Jay Lake (jaylake) wrote,
Jay Lake

[cancer] Beginning the journey, again

Life is so damned circular.

Last Friday I received the carcinoembyronic antigen (CEA) bloodwork via the online records system from my clinic. It indicated a spike of well over 400% in my CEA levels. I didn't see a rise in my CEA levels with either of my previous tumors — they'd always been pretty flat.

In other words, scary stuff.

I called into the oncology clinic to ask for an immediate appointment to discuss this. My oncologist was out of town and unavailable, and while I did speak to an oncology nurse-practitioner, she couldn't tell me much without clearing it with my absent doctor. While I suppose I could have gone over there and camped in their lobby and made enough of a nuisance out of myself to get someone to talk to me authoritatively, I decided not to.

Instead I spent the weekend wondering if I had a metastatic bloom, or something worse.

Monday morning, my oncologist released the CT scan notes to me. At this point, unfortunately, I know how to read those things. They were quite clear about the tumor in the right lobe of my liver. By that time, this was good news, given some of the things I could have been facing.

So by the time I went in to the oncologist, I'd been through the emotional shock and some of the initial logical parsing of this. As a friend said yesterday, it's like the old joke about the cat on the roof. Although that information release process really pissed me off at the time, in retrospect it was probably a good thing. I do question the wisdom of releasing such results to a patient without the attendant advice and counseling, but that horse is out of the barn.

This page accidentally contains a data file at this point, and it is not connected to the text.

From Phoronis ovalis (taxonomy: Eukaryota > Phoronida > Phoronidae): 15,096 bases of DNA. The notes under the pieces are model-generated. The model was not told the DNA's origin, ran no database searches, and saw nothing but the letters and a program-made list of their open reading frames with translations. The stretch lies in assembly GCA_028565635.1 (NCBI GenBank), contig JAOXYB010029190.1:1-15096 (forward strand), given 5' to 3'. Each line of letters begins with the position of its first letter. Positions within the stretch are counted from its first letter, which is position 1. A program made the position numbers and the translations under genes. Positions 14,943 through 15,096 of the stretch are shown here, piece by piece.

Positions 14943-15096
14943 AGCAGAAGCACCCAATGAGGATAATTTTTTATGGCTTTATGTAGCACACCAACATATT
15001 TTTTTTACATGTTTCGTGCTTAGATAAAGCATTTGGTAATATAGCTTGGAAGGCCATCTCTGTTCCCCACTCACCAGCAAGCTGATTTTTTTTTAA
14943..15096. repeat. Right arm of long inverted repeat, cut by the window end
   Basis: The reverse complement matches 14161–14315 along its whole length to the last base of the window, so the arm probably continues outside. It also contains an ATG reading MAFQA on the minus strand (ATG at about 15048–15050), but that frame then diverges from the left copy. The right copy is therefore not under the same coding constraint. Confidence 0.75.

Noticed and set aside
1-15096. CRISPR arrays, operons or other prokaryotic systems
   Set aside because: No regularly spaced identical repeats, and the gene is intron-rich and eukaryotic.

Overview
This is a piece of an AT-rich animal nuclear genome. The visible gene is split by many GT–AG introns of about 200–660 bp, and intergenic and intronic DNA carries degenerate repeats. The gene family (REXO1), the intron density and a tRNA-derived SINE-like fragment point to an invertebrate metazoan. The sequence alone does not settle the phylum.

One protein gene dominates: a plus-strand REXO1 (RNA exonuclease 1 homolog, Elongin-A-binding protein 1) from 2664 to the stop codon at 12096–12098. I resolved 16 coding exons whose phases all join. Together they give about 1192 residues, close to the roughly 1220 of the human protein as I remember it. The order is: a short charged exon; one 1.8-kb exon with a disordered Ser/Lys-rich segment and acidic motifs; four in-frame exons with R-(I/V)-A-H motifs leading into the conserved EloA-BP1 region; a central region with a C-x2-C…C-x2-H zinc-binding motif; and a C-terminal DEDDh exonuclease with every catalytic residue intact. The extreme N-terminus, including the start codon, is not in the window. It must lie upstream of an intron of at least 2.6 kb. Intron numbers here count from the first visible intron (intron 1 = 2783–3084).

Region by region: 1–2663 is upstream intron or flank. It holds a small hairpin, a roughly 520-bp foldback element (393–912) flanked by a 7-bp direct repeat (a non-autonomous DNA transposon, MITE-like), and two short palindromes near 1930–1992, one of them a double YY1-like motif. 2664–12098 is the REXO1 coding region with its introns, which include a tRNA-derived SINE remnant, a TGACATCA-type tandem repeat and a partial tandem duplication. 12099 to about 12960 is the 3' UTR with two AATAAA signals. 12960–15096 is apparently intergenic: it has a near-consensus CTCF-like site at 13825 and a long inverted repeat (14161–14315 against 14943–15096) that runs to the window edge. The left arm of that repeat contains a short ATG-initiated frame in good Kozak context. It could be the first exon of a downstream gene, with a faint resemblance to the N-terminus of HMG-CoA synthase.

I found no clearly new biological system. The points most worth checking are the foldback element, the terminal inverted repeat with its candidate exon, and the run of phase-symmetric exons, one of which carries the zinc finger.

What it boils down to is that this is a surgically addressable, single-site metastasis. (Which we will be confirming via PET scan tomorrow while also looking for 'seeds' that might indicate a metastatic bloom in the liver or elsewhere.) We know how to get these. This one won't kill me. It plays hob with my long-term odds, but this isn't the long slide into darkness. Not this time.

I'm not so much afraid this time as pissed off. I've realized that's because I'm in familiar territory.

The things I never meant to learn. I've been to this rodeo before, and I'm fucking tired of it.

More to come, doubtless a lot of it.

Tags: cancer, health, personal
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